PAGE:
54. For lists of tasks assigned to various truth commissions, see Parlevliet, supra note 7, at 149; MINOW, supra note 5, at 88.
55. See CNVJ, supra note 24, ch. 3.
56. Calculated from figures in rand to dollars in the TRC report. See 1 TRC, supra note 11, at 300.
57. See id. at 317-18. Both sums are calculated at current rand to dollar rates of exchange, down from what they were during the life of the TRC.
58. See John de Gruchy, Redeeming the Past in South Africa: The Power of Truth, Forgiveness, and Hope in the Pursuit of Justice and Reconciliation (June 1997) (a paper presented at Deutscher Evangelischer Kirchentag, Leipzig, Germany) (copy on file with author).
59. See Lyn S. Graybill, South Africa's Truth and Reconciliation Commission: Ethical and Theological Perspectives (1997) (unpublished paper) (copy on file with author).
61. There were two resignations, so the TRC finished with fifteen commissioners.
62. See 1 TRC, supra note 11, at 246.
63. Christian de Jager resigned from the Commission but retained his seat on the Amnesty Committee. Mapule Ramashala left the Commission for personal reasons. Wynand Malan issued the minority report, see id. at 435-56.
64. Id. at 254.
65. See id. at 258-59.
66. See CEH, TOMO I, supra note 24, at 36-40.
67. Note that the difficulty of drafting a report before the core themes were identified and defined was one of TRC Commissioner Wynand Malan's chief criticisms in his minority report. See 5 TRC, supra note 11, at 438 (he objected to drafting material before reaching these agreements). The CEH's insumo method solved this problem, but it did so by using an enormous amount of staff time.
68. See TRC Act § 4. See also 1 TRC, supra note 11, at 158-64 (for a more detailed analysis of the TRC's methodological needs).
69. CEH, Recommendations and Conclusions, Introduction.
70. This discussion uses a deductive method; inductive methods, in which theories are generated from the data, are equally scientific. When used properly, deductive and inductive approaches both insure that the data gathering and analysis methods do not preordain the conclusion. The point is to keep separate the process of creating the theory and the process of testing the theory with data, although the two steps can be in either order.
71. In strict terms, science does not confirm hypotheses. Rather it is said that a test may fail to reject the hypothesis, or that data are consistent with the hypothesis and apparently inconsistent with competing hypotheses.
72. See CEH, TOMO XII, ANEXO III, supra note 24, fig. 4, at 255. However, the data on which this analysis was based might have been biased. An evaluation of the possibility of bias in these data found no basis, see id. tbl. 13 at 257, fig. 5 at 258.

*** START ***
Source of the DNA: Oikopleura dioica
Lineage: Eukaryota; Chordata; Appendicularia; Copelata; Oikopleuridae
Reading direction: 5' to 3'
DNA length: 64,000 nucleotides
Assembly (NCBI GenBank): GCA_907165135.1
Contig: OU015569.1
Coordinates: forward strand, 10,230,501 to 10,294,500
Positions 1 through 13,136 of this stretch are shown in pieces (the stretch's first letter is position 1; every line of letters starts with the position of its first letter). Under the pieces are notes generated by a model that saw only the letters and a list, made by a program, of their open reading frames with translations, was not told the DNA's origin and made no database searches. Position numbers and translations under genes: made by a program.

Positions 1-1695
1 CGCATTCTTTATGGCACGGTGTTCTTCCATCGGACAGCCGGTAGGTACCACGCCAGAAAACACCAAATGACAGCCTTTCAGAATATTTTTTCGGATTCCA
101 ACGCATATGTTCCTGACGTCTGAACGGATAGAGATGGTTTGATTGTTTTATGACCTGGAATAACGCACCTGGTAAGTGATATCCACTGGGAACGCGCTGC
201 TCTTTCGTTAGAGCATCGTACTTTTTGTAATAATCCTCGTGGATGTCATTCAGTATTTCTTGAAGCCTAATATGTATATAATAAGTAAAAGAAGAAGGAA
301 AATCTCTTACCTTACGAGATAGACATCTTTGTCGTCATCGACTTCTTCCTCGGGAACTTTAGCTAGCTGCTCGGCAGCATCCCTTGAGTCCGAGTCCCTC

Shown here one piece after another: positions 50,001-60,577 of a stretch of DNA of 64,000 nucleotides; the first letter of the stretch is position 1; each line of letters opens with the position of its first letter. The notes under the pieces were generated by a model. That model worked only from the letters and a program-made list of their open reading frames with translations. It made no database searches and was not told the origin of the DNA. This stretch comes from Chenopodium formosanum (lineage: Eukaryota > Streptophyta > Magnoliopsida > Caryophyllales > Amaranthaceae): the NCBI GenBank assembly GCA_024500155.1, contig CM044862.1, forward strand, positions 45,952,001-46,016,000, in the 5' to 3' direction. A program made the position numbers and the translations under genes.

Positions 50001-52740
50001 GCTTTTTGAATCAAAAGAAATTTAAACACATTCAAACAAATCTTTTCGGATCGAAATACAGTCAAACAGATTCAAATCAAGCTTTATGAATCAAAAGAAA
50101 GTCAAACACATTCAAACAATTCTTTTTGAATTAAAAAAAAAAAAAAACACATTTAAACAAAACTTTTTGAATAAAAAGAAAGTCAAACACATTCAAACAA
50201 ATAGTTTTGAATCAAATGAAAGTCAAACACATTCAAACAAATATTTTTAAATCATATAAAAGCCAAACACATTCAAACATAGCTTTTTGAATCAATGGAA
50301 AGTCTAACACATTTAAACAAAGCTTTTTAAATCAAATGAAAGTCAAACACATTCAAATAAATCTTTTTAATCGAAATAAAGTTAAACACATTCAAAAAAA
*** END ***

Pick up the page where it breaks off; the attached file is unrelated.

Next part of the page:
73. See, e.g., 5 TRC, supra note 11, at 208.
74. See CEH, TOMO I, supra note 24, at 52.
75. In the language of the CEH report, the "parties" were the parties to the Oslo Accord, which was the CEH's mandate, i.e., the Guatemalan National Revolutionary Unity (URNG) guerrillas and the Government of Guatemala.
76. See CEH, TOMO I, supra note 24, at 64.
77. The findings of the sectoral hearings are presented in 4 TRC, supra note 11. For evaluations of the medical sector hearings, see LAUREL BALDWIN-RAGAVEN ET AL., AN AMBULANCE OF THE WRONG COLOUR: HEALTH PROFESSIONALS, HUMAN RIGHTS, AND ETHICS IN SOUTH AFRICA (1999); HUMAN RIGHTS AND HEALTH: THE LEGACY OF APARTHEID (Audrey Chapman & Leonard Rubenstein eds., 1998).
78. The area reports were discarded by the outside expert hired to write the final report. The loss of the area reports was one of the greatest disappointments of the CNVJ.
79. See, e.g., LAS MASACRES EN RABINAL: ESTUDIO HISTORICO ANTROPOLOGICO DE LAS MASACRES DE PLAN DE SANCHEZ, CHICHUPAC Y RIO NEGRO (Ronaldo Sánchez ed., 2d. ed. 1997).
80. See PATRICK BALL ET AL., STATE VIOLENCE IN GUATEMALA, 1960-1996: A QUANTITATIVE REFLECTION 119 (1999).
81. RECUPERACION DE LA MEMORIA HISTORICA (REMHI), GUATEMALA: NUNCA MAS (1998).
82. Approximately 22 percent of all the deaths documented in the three projects were held in two or more projects. See CEH, TOMO XII, ANEXO III, supra note 24, at tbl. 4.
83. See CEH, TOMO I, supra note 24, at 71-73; and CEH, TOMO XII, ANEXO III, supra note 24.
84. 5 TRC, supra note 11, at 196.
85. For a discussion of this group's role, see 1 TRC, supra note 11, at 158-61.
86. See, e.g., Todd Howland, El Rescate's Contribution to the Salvadoran Peace Process: Creative Legal and Information Processing Applications (unpublished paper on file with AAAS describing the Indices of Individual Accountability Project). For the analogous project undertaken by the Comisión de Derechos Humanos de El Salvador (CDHES), see PATRICK BALL, WHO DID WHAT TO WHOM 57-68 (1996), available at (visited 15 Nov. 2000) <http://shr.aaas.org/www/cover.html>; Patrick Ball, The Salvadoran Human Rights Commission, in MAKING THE CASE, supra note 30, at ch. 1.
87. See 2 TRC, supra note 11, at 313-24.
88. See id. at 297.
89. The TRC report describes the process as responding to technical difficulties analyzing "long and complex narrative statements," and the change as "fine-tun[ing] the structure of the protocol." 1 TRC, supra note 11, at 139. However, in a review of the interview process at the time of the change, regional differences in quality were shown, but no systematic technical difficulties were found. See Patrick Ball, Evaluation of the Commission's Information Flow and Database, with Recommendations, Memorandum to the TRC, 9 Sept. 1996 (on file with author).
90. Staff pointed out that the new forms limited the information that could be recorded for each victim such that each type of violation could be noted only once; this was corrected in subsequent data processing by meticulously coding all the remaining narrative text. This analysis was provided by Themba Kubekha, head data processor of the Johannesburg office, at meetings of international human rights data experts held at AAAS in May 1999. If the data representation error had not been corrected, it would have introduced serious bias against counting violations that are more frequently repeated, such as severe ill-treatment. For a discussion of this kind of data representation error, see BALL, WHO DID WHAT TO WHOM, supra note 86, at ch. 2.